It is also important to note that numerous PDs are a fairly recent arrival at the City Farm. The City started planting rye grass, in preparation for using the Farm for cattle grazing, sometime around 1996.  The PDs started becoming more numerous at that time.  

     The Dallas Morning News article states that the Texas Tech Professor advised the City that the rye grass was less effective in absorbing nitrates than the previous corn and wheat crops that had been grown. {Cattle and PDs both like rye grass.}  It is also important to note that the PDs occupy less than one-third of the City Farm's total area, and there aren't many in the specific monitoring areas where rising nitrates are being detected.

     FEDERAL grant offers, and the expertise to administer them, in an effort to correct the nitrate problem AND relocate PDs in specific areas, fell on the City's deaf ears. {This plan also suggested removing the cattle and utilizing plant species prone to absorb nitrates.}  It would be easy to conclude there is an interest to maintain cattle production at the City Farm. Curiously, it is commonly known many cattle producers despise prairie dogs, usually for mythical or invalid reasons.

     So, all in all, the PDs at the City Farm were manufactured into huge scapegoats, for a problem that they had nothing to do with.  For those interested in the welfare of native species like prairie dogs, burrowing owls, and the like, this whole affair has been a revolting, unfair and shameful spectacle.  However, it could be said that it is really to the benefit of the entire community that so many people care about the PDs, because larger City management issues have come to light.  

     For those interested in fair, informed and capable municipal management, what does this entire debacle speak of those charged with the public trust?  If the City had been successful in the destruction of the PD population at the City Farm, would this, then, had led to the portrayal, to Lubbock citizens {and voters}, that the problem was gone?  That the ills of the long-mishandled treatment facility were the cause of a native species, and that the evil PDs were killed to valiantly solve the problem?  Not.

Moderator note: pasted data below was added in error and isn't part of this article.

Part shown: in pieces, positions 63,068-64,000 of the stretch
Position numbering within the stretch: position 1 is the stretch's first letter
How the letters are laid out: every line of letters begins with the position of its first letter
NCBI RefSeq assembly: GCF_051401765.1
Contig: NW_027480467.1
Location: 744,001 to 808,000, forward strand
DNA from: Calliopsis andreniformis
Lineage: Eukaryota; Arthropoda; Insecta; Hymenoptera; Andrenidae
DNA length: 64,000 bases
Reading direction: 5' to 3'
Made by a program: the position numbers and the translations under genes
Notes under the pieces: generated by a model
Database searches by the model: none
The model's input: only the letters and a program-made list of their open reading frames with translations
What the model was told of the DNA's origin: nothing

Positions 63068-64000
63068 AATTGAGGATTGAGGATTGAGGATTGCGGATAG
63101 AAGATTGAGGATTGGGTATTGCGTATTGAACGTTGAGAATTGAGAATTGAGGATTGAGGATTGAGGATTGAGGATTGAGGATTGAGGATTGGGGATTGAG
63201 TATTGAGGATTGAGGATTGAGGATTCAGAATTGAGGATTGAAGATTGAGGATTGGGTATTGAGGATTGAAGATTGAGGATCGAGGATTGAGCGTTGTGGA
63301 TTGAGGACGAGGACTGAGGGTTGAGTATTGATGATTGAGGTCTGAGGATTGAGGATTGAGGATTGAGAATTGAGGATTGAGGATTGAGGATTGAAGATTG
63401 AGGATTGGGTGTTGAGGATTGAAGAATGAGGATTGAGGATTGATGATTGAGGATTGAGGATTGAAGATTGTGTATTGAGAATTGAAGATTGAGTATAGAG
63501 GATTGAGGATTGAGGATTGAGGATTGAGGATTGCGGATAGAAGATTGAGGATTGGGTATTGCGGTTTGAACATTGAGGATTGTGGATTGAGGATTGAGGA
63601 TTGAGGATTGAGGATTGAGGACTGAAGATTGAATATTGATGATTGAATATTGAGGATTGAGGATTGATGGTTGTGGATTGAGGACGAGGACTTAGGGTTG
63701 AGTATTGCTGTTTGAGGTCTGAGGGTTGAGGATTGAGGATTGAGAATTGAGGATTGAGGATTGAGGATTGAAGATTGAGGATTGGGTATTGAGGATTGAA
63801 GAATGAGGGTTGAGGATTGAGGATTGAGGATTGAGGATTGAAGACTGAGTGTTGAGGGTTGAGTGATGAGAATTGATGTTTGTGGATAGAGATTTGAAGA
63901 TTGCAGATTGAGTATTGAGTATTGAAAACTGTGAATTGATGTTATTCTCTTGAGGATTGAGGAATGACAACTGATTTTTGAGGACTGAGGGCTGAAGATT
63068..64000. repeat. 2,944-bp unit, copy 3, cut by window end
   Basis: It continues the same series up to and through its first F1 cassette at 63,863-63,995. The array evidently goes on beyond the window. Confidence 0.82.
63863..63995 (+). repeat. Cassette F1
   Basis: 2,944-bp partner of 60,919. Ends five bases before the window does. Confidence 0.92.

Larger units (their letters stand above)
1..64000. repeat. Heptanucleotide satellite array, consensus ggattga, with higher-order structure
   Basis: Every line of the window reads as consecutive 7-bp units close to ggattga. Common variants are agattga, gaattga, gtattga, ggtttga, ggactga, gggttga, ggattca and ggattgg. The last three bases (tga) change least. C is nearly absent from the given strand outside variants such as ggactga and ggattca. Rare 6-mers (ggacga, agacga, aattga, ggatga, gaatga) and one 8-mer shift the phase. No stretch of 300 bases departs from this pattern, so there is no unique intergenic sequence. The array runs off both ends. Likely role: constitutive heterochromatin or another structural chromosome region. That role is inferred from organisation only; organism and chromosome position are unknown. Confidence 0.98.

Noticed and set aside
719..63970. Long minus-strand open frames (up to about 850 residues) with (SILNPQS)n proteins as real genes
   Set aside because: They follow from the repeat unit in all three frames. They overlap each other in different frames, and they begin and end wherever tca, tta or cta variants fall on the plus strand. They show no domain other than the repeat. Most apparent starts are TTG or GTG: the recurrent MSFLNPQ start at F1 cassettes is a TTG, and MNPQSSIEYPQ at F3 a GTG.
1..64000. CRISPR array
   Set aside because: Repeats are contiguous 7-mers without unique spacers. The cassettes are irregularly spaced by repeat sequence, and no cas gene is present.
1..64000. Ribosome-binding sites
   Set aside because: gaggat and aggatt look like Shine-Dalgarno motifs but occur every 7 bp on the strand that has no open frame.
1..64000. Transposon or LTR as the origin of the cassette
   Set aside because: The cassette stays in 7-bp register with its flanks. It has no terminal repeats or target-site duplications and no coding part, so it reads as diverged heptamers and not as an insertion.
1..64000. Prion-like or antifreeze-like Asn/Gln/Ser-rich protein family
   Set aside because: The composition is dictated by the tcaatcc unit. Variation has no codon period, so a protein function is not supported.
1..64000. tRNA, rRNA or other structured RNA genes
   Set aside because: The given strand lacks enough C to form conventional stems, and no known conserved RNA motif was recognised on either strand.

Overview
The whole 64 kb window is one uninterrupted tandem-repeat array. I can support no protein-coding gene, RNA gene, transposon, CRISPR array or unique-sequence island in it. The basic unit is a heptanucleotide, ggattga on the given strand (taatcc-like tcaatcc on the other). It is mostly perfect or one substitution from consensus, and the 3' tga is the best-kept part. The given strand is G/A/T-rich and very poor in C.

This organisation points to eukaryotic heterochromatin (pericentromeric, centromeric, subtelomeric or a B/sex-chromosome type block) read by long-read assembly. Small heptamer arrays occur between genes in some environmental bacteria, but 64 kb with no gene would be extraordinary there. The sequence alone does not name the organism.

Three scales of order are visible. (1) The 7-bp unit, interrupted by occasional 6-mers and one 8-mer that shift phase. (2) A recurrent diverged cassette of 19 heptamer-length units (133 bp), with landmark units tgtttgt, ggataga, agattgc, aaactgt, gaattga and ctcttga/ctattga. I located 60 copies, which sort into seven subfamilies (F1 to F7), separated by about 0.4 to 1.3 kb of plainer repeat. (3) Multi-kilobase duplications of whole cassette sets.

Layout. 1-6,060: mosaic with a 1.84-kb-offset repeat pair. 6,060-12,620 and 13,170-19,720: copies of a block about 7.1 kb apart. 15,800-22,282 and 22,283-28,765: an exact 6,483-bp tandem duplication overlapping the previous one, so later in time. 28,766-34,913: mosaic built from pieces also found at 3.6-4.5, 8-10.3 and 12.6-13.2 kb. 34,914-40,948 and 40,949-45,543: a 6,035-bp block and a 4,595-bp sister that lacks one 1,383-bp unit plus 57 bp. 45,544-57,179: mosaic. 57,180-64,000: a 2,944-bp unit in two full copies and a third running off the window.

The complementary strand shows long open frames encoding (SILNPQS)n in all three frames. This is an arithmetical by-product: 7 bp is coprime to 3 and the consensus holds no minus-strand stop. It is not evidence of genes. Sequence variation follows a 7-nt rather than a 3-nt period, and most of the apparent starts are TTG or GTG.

It is obvious to even the casual observer that uninformed, ignorant hatred of PDs may be at work in parts of the total plan to eradicate them from the City-owned land.  This hatred—borne from prejudices and mis-aligned stories passed on since Texas was settled—are unjust and intellectually unqualified.

     Certainly, we cannot suspend paving city streets or running electrical lines because a prairie dog mound is in the way, but there are ethical, humane ways to respect the bountiful, wonderful wildlife that does exist in West Texas.  Few native animals can claim such a rich heritage—the PD shares its fame with the eagle and the bison.  To invent the prairie dog into the villified demon portrayed in the recent City Farm fiasco is utterly disappointing, from all aspects—political, ethical and environmental.  Events like these spur major newspapers, in larger Texas cities, to print phrases such as "backwards and regressive" to describe Lubbock.


*The above narrative, while drawing upon reliable sources for technical details, is presented as an opinion piece, reflecting the values and thoughts of individuals who have great interest in preserving native prairie dog populations, including those on public lands.